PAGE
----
Re: ClearAll[f]; f[x_] := x^2; f[y_] :=y^4; (*What is:*) f

• To: mathgroup at smc.vnet.net
• Subject: [mg84386] Re: ClearAll[f]; f[x_] := x^2; f[y_] :=y^4; (*What is:*) f
• From: Szabolcs Horvát <szhorvat at gmail.com>
• Date: Thu, 20 Dec 2007 16:51:35 -0500 (EST)
• References: <fkcueh\$5d9\$1@smc.vnet.net>

```cebailey wrote:
> ClearAll[f]; f[x_] := x^2; f[y_] :=y^4; (*What is:*) f
>
> Evaluating this line in Mathematica 5.2 or Mathematica 6 returns 16. This makes sense, because the second definition replaces the first, as we can see when ?f returns:
> Global`f
> f[y_]:=y^4
>
> But in _A_Physicist's_Guide_to_Mathematica_ on p.314, Patrick Tam shows an example like this returning the other answer, 4, defined in the first definition. He then demonstrates that ?f returns:
> Global`f
> f[x_] := x^2
> f[y_]:= y^4
> He says his book was developed with Mathematica 2.2 and a prerelease of Mathematica 3 and is compatible with both.
>
> He goes on to explain:
> "Contrary to expectation, Mathematica used the first definition. The ? operator reveals that Mathematica stores both definitions in the global rule base, giving higher priority to the first definition. (This problem cannot, perhaps, be called a bug because developers of Mathematica are well aware of this design flaw, which is quite difficult to mend....)"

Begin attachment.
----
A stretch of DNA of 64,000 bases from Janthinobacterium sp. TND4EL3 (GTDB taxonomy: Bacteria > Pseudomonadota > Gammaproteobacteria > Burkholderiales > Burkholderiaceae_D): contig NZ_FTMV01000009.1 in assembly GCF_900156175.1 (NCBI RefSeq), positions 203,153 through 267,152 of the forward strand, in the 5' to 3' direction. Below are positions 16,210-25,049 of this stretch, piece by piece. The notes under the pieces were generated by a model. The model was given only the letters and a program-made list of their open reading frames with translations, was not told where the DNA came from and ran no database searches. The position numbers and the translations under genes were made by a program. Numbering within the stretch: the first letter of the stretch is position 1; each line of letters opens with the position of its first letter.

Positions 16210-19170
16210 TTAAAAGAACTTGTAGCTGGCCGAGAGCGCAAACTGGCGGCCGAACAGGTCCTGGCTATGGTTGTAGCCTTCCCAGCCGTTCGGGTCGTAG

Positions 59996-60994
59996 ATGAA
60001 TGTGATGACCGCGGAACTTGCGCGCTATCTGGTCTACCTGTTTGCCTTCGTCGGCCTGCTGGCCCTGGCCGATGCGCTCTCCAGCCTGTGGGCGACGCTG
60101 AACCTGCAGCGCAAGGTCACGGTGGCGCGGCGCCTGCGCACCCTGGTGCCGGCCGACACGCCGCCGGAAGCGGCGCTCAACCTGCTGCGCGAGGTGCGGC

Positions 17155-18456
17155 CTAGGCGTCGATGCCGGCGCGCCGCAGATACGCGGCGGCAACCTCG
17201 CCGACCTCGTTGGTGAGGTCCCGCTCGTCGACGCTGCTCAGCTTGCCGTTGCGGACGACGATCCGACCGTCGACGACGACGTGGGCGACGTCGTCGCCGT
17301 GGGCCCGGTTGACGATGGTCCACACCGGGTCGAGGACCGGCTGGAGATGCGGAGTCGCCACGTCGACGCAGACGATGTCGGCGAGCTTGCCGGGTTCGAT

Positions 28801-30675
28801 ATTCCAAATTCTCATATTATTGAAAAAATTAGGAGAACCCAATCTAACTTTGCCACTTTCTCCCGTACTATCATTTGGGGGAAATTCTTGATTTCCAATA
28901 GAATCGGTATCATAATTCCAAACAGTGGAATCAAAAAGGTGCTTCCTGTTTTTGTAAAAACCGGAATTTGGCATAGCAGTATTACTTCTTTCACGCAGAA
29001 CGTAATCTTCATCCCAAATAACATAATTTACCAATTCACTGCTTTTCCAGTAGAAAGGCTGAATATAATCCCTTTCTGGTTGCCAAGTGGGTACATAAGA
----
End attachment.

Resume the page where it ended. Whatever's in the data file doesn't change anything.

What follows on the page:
>
> What is he talking about? Did Mathematica  2.2 and 3 treat this differently? If earlier versions worked in this surprising way, there must have been a reason - what was it? Was it changed to prevent surprises like this example? Did changing it create other unfortunate consequences? Was Tam just wrong? Or do I misunderstand?
>

I haven't used any Mathematica versions before 4.0, but it seems that
Mathematica just wasn't smart enough to figure out that the patterns
f[x_] and f[y_] are really the same.

You can still fool it into thinking that equivalent patterns are
different, for example try

g[x_?Positive] := x^2
g[x_ /; Positive[x]] := x^2

Here, both definitions will be stored.

As explained in the documentation, when several definitions are attached
to a symbol, Mathematica tries to figure out which one is "more
specific" than the others, and use that first when evaluating
expressions.  (For example, f = 1 is more specific than f[x_] :=
f[x-1]*x, because it matches "less frequently".)  But there is no
precise definition of what "more specific" or "more general" is.  When